Activity 2: What is a Tool?
Ask your students to list some tools.
Ask them to come up with a definition of a tool. In addition to tools such as hammers, screwdrivers, etc., let them know that the things we just had on our picture cards in the game—scissors, tape, rulers, fork, etc. are also tools. Given that information, ask students to think about whether they want to change their definition. Explain that a tool is anything that helps us do something better or something that we could not do without its use.
Ask them to list any other tools they can think of.
After watching the episode, ask your students to name some of the tools used in the episode (magnifying glass, telescope, screwdriver, hammer.)
Ask students what the characters used the magnifying glass for. (To see things more closely and melt a comet.)
Ask students what was the main thing that Coot told the Space Racers about tools. (The right tools get the job done.) Discuss what this means. (Different tasks require different tools. Specific tools can help us successfully complete tasks.)
Activity 4: What Tool is on My Back?
Gather the tool cards. If you discussed other tools during the lesson that aren’t on the cards, have students draw those other tools, drawing each one on a separate piece of paper.
Tape a tool card to the back of every student, so that each student has a tool taped to his/her back. (If you have more than 40 students, make multiple copies of the tool cards, so that each student has one.)
Have students walk around the room with the cards on their backs and try to find out what tool they have on their back by asking students questions, such as the following: “Is this something we have in the classroom?” “Is this something that cuts paper?” “Is this something that we use when eating?” etc. The other students can answer “yes” or “no” to these questions and can also give the person a clue about what is on their back. For example, if one student has the suitcase, one student could say, “you can use this to carry things,” and another student could say “you can take this with you when you go on a trip.” Once a student thinks they know what card is on their back, they can guess by asking, “Am I a suitcase (or whatever object they think they have on their back)?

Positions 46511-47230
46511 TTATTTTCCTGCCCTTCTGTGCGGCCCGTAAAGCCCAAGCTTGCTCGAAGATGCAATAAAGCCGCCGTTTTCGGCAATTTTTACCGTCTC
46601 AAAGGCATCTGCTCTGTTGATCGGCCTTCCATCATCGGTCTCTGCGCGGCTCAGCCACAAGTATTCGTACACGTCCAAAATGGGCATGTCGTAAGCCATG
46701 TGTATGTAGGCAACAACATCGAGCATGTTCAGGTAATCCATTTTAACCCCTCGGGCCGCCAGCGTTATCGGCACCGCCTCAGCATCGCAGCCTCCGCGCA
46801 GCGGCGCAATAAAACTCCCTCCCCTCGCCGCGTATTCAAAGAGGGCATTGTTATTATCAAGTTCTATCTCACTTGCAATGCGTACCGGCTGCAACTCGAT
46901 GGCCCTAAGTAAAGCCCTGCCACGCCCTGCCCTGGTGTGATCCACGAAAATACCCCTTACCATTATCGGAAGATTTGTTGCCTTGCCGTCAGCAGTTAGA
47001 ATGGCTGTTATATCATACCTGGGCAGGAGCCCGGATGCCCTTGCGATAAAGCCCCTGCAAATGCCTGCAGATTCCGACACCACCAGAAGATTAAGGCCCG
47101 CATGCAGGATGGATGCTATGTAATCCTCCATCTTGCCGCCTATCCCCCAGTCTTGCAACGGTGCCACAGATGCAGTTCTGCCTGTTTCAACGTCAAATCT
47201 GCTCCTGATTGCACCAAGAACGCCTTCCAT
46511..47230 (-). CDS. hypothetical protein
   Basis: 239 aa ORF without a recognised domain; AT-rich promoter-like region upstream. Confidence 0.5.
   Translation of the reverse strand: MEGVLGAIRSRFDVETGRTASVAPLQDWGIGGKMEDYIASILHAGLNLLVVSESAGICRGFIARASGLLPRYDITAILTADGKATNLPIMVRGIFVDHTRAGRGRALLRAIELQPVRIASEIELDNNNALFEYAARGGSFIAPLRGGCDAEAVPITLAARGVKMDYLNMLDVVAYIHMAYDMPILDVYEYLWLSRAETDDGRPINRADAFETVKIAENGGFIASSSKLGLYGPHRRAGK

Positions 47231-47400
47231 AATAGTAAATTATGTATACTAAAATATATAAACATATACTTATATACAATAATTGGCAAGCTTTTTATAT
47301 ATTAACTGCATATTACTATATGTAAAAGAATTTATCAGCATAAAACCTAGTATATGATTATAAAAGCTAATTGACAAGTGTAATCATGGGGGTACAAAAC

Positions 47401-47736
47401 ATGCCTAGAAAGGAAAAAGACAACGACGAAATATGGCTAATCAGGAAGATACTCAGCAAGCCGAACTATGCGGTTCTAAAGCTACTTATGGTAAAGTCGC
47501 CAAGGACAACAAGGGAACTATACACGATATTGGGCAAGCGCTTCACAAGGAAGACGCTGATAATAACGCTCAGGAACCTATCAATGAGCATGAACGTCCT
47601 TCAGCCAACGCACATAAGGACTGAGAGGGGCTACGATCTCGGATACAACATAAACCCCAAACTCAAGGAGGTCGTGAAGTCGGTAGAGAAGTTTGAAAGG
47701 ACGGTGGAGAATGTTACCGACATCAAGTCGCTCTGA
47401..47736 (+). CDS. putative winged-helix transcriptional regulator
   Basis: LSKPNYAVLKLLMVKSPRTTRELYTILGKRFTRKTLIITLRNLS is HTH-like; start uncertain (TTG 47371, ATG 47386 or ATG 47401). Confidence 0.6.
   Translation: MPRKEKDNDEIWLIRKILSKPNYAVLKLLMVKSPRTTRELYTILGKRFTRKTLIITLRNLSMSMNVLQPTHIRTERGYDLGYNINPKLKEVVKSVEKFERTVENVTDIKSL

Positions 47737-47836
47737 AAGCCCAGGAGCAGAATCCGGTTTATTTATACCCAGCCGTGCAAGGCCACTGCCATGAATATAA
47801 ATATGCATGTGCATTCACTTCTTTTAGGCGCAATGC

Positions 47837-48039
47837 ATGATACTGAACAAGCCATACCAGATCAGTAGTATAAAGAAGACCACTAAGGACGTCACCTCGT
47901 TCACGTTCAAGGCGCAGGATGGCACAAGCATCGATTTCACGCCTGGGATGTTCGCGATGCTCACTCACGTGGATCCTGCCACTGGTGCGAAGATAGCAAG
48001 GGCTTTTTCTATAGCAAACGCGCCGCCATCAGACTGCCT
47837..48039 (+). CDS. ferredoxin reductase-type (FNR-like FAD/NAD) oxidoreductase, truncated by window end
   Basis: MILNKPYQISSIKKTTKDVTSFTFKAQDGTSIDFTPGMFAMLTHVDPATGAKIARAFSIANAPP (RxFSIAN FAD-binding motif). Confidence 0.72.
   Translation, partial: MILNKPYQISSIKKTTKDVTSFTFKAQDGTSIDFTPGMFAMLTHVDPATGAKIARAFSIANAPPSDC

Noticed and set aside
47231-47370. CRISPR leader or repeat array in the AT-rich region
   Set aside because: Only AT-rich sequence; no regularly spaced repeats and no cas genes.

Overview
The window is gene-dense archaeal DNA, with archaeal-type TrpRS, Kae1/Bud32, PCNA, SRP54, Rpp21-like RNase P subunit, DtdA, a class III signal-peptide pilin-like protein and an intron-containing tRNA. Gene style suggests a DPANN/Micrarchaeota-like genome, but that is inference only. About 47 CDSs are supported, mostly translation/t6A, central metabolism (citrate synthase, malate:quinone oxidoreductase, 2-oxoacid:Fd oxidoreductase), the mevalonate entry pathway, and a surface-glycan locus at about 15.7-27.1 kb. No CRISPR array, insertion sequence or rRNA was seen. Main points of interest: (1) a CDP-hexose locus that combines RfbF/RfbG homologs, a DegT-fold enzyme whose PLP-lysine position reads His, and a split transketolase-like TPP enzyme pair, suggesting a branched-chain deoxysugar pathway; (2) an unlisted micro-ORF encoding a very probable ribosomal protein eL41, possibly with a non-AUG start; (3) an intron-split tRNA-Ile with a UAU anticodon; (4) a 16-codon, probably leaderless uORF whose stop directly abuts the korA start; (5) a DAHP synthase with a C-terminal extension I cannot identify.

Once all the students have figured out what tool is on their backs, reshuffle the cards and play the game again.
Ask students to discuss something that they learned in today’s lesson. (Some tools can be used to do multiple things; Some tasks can be completed by several different tools. Tools have specific uses/functions; Tools are things that make it easier for us to do things.)
Hand out sheets of paper and crayons. Ask students to draw pictures of one of the tools that they discussed in today’s lesson. Ask each student to discuss their drawing and why they chose that tool and to describe a few facts about that tool. Post the pictures of the tools for all to see.